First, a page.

Yeah, that’s a really good point, too. So is there anything else that you haven’t mentioned that you would say to a woman who’s either currently in a male dominated industry or who’s thinking of pivoting to a different industry, who, you know, they want to make sure that they’re doing what they can to succeed, while also protecting themselves? What any other advice you haven’t mentioned?

Leslie Tayne 33:32
No, I don’t think so. I mean, do your best work, show up every day, do your best work. And I think that’s, that’s where you’re, you’ll be respected, you do your best work there. You’re there to work there to be a part of a team and you’re there to make a difference. For whatever that’s worth. And I think that’s really important to think about, you know, that you’re doing what you’re doing best.

Maggie Germano 33:59
Yeah, I think that’s great advice. So how can folks get in touch with you if they’re interested in learning more about what you do or if they’re interested in hiring you?

Leslie Tayne 34:09
So you can certainly visit our website at And of course, we’re all over social media, Twitter @leslietayneesq, Instagram @TayneLawGroup. And those are all great ways to find me. And certainly on our using call me directly at 866-890-7337. But of course, like I said, you can just put my name into a search engine, and I’ll come up and you’ll be able to find the firm, myself, and all our social media handles.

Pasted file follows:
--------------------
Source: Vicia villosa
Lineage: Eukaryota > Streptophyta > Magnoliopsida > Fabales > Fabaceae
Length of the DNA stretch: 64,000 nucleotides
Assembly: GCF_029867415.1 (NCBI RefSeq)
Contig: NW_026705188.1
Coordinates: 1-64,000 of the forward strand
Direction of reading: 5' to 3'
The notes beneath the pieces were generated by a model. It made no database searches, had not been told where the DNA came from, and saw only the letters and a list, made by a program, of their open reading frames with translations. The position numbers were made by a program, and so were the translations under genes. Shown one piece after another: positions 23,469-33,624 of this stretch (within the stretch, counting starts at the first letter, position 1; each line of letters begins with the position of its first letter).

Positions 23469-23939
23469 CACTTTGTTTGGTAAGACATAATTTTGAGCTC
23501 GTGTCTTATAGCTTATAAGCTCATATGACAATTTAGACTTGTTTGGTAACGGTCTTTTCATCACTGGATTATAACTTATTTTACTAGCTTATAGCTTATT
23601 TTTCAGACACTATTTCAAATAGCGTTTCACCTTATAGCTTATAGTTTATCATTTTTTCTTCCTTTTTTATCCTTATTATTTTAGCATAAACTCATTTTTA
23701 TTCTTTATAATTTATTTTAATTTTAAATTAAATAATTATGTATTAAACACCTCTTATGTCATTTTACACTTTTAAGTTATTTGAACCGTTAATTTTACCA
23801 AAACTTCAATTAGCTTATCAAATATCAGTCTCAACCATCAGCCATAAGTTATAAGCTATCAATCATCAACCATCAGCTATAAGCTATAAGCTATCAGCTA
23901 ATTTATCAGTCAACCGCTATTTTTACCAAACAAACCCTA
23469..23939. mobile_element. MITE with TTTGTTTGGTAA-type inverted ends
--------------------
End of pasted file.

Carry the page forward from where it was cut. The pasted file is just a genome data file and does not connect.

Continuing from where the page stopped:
Maggie Germano 34:41
Great. And I will link all that in the show notes as well, so people have easy access to you. Well, thank you so much for taking the time to come on and chat about this. I know this is a topic that a lot of women especially folks listening to this show are probably thinking about on a given you know, daily basis. So I really appreciate you giving your advice and your experience.

Leslie Tayne 35:02
Oh, my pleasure, I’m happy to do so I think it’s something that we should definitely not shun women’s experiences in the workplace and understand that we have come a really long way from where things were just 20 years ago. And, and it’s, it’s that and then 20 years from now we’ll be having a totally different discussion about what was now and what is then. So remember that things do change.

Maggie Germano 35:25
Yep. Yeah, we just got to keep pushing and getting ourselves into those industries, even if men are the ones kind of taking it over for now. We can always change it in the future.

Leslie Tayne 35:37
Yep. Don’t be intimidated at all. But when they do your best doesn’t matter. You just go in there. Show them that you could do it.

Maggie Germano 35:44
Great. Well, thank you so much. I really appreciate it.

Leslie Tayne 35:47
Thank you. It’s so nice to see you again.

Maggie Germano 35:49
You too.